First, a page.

What will the job market of 2030 look like and how will technology impact the way the way we work?
Using social demographics as a crystal ball, one of Australia’s leading social commentators, Bernard Salt will share his forecast and predictions when he speaks at a University of South Australia Business School forum about the changing employment landscape and the skills required for future success.
The talk is part of an ongoing series hosted by the UniSA Business School to promote discussion about emerging trends, challenges and opportunities in the areas of career development and business growth, two pillars of the UniSA Business School’s mission.
The great skills shift: jobs and personal qualities of the future, will be the keynote speech of the Career Thinking For The Future event, in which Salt will explain the skills and qualities necessary to capitalise on three million more jobs, expected to be created by 2030 in Australia.
With employment in manufacturing, agriculture, retailing and warehousing contracting, along with more unskilled work being outsourced from outside of Australia, Mr Salt will address how retraining and upskilling can keep people employable, and will identify employment growth areas.
The keynote speech will be expanded through a panel discussion, featuring Dr Brenton Cooper, Chief Technology Officer, Data to Decisions Cooperative Research Centre, David Paterson, Chair and Co-founder, Social Capital, Professor Marie Wilson Pro Vice Chancellor (Business & Law), UniSA Business School and Dr Niki Vincent, CEO, Leadership Institute of South Australia.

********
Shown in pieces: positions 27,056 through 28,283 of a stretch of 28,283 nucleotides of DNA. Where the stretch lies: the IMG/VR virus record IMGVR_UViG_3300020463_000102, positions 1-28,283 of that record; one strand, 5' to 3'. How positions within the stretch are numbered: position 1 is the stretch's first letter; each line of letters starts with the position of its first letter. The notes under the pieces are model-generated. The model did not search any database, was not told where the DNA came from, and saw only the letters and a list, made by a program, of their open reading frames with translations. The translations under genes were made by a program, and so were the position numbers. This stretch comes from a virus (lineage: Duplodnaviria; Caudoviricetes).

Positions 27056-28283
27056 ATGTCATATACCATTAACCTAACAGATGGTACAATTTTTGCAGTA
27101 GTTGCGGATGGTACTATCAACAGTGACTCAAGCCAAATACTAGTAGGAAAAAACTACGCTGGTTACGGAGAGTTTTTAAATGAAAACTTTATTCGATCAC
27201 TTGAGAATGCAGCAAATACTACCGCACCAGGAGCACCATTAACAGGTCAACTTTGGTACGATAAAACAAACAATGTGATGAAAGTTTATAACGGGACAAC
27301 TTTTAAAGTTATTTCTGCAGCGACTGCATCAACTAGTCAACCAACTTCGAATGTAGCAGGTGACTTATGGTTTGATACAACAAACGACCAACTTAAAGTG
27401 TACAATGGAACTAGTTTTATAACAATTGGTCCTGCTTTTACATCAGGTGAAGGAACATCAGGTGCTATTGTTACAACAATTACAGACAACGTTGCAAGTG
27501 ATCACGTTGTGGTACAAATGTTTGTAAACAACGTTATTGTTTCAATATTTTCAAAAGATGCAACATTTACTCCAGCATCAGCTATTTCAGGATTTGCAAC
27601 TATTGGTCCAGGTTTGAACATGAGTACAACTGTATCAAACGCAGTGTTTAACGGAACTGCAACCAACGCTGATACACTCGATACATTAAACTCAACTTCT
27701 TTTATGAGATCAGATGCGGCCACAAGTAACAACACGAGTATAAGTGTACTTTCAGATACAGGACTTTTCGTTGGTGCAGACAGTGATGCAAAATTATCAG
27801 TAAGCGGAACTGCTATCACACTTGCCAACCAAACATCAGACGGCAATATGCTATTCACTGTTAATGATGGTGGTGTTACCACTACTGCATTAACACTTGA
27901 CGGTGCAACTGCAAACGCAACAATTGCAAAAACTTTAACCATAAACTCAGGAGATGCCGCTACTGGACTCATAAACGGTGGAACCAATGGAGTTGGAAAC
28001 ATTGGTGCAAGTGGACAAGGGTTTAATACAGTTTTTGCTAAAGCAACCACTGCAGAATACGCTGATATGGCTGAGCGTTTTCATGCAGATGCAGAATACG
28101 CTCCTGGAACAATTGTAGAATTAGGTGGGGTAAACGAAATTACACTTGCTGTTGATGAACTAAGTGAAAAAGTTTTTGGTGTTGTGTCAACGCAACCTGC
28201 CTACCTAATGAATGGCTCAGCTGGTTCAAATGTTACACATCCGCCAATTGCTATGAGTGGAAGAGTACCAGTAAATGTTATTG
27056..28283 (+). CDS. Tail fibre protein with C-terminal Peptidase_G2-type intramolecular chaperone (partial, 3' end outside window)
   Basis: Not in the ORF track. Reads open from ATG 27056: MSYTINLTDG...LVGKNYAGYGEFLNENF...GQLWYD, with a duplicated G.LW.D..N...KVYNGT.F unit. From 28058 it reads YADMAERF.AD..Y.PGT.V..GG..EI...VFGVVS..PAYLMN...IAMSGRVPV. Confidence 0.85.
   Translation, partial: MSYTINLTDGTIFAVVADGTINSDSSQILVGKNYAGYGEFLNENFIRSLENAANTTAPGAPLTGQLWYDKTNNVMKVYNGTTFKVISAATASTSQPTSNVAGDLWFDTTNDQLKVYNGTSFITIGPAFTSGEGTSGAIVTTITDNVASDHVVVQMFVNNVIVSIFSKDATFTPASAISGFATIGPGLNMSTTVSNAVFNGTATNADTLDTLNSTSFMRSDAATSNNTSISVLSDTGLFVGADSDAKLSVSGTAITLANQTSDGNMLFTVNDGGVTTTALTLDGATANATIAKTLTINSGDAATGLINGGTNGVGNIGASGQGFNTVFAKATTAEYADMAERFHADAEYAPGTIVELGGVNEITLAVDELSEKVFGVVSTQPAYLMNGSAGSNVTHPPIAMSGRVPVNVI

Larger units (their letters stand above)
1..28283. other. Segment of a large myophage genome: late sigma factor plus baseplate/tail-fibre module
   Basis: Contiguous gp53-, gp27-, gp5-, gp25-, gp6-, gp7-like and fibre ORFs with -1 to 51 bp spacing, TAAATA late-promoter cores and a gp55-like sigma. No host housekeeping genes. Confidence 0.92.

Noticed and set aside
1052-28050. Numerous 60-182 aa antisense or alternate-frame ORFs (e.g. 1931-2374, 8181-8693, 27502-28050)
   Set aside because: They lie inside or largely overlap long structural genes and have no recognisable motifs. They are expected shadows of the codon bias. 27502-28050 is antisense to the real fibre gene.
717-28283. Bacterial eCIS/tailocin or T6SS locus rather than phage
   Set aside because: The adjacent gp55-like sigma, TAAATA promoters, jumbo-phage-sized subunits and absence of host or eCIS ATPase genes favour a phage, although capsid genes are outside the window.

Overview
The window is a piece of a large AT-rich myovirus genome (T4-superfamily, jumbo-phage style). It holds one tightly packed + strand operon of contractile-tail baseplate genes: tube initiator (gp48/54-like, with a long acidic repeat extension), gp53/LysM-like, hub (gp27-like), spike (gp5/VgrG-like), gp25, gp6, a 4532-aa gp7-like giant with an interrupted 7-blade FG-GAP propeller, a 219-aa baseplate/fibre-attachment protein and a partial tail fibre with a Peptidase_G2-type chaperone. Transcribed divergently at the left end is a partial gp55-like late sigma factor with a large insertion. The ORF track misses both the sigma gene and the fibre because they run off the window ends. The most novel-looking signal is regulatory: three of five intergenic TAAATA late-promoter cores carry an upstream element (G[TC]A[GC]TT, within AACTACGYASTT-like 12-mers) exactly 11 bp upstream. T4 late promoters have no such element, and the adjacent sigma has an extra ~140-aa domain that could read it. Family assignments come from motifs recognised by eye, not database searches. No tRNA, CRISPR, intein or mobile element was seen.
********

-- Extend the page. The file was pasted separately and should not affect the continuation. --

As the founder of KPMG Demographics, Salt also writes weekly columns for The Australian newspaper, which recently featured the news of a report that he compiled: “Towards a Super Connected Australia”, commissioned by the National Broadband Network.
In the article Mr Salt predicts what jobs will be in demand by 2030s, identifying that health care workers and “technocrats” working in science, technology, engineering, will lead the pack, as new technology, greater connectivity and increased entrepreneurialism will change the way in which people work and the ages that they will work until.
The report indicates that by 2030, Australian cities may be configured differently in terms of the work place as multi-line video conferencing and increased flexibility in work hours could negate the need for the daily commute; work being fitted into the times and locations that suit individuals rather than lifestyle being fitted into and around commitments to work.
Career Thinking for The Future forum will take place from 3.30pm on September 30th at the Allan Scott Auditorium, Hawke Building, City West, with seating available, upon advance request, for media attendants.
To register attendance and for interview requests, please contact:
UniSA Business School: Jo Slade office (08) 8302 0541 mobile 0434 607 660
Media contact: Will Venn office (08) 8302 0096 email firstname.lastname@example.org